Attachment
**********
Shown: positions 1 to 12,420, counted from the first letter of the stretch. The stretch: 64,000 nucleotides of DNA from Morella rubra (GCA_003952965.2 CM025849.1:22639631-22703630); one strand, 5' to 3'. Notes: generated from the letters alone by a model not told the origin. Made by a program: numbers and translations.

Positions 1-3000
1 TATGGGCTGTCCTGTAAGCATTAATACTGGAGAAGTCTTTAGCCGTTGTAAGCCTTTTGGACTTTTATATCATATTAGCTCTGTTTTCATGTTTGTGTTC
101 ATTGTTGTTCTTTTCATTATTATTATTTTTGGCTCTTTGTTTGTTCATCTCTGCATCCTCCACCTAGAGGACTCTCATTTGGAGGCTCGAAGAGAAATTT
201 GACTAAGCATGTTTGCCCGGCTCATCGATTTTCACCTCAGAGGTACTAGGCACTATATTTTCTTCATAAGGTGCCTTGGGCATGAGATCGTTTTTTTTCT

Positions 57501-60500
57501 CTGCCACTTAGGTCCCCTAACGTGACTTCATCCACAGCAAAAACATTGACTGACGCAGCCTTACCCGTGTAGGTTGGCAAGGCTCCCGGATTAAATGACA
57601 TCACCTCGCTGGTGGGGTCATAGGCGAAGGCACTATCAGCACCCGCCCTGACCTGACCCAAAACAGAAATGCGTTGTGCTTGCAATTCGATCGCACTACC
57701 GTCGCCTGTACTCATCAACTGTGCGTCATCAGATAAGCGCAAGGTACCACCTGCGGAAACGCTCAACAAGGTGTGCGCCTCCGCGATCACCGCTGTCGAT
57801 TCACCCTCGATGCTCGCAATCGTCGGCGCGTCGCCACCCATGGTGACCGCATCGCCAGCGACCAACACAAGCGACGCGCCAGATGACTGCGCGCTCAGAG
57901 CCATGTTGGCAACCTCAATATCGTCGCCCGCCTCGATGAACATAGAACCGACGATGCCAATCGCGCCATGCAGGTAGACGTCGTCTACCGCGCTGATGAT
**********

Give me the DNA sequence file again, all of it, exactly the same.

Shown: positions 1 to 12,420, counted from the first letter of the stretch. The stretch: 64,000 nucleotides of DNA from Morella rubra (GCA_003952965.2 CM025849.1:22639631-22703630); one strand, 5' to 3'. Notes: generated from the letters alone by a model not told the origin. Made by a program: numbers and translations.

Positions 1-3000
1 TATGGGCTGTCCTGTAAGCATTAATACTGGAGAAGTCTTTAGCCGTTGTAAGCCTTTTGGACTTTTATATCATATTAGCTCTGTTTTCATGTTTGTGTTC
101 ATTGTTGTTCTTTTCATTATTATTATTTTTGGCTCTTTGTTTGTTCATCTCTGCATCCTCCACCTAGAGGACTCTCATTTGGAGGCTCGAAGAGAAATTT
201 GACTAAGCATGTTTGCCCGGCTCATCGATTTTCACCTCAGAGGTACTAGGCACTATATTTTCTTCATAAGGTGCCTTGGGCATGAGATCGTTTTTTTTCT

Positions 57501-60500
57501 CTGCCACTTAGGTCCCCTAACGTGACTTCATCCACAGCAAAAACATTGACTGACGCAGCCTTACCCGTGTAGGTTGGCAAGGCTCCCGGATTAAATGACA
57601 TCACCTCGCTGGTGGGGTCATAGGCGAAGGCACTATCAGCACCCGCCCTGACCTGACCCAAAACAGAAATGCGTTGTGCTTGCAATTCGATCGCACTACC
57701 GTCGCCTGTACTCATCAACTGTGCGTCATCAGATAAGCGCAAGGTACCACCTGCGGAAACGCTCAACAAGGTGTGCGCCTCCGCGATCACCGCTGTCGAT
57801 TCACCCTCGATGCTCGCAATCGTCGGCGCGTCGCCACCCATGGTGACCGCATCGCCAGCGACCAACACAAGCGACGCGCCAGATGACTGCGCGCTCAGAG
57901 CCATGTTGGCAACCTCAATATCGTCGCCCGCCTCGATGAACATAGAACCGACGATGCCAATCGCGCCATGCAGGTAGACGTCGTCTACCGCGCTGATGAT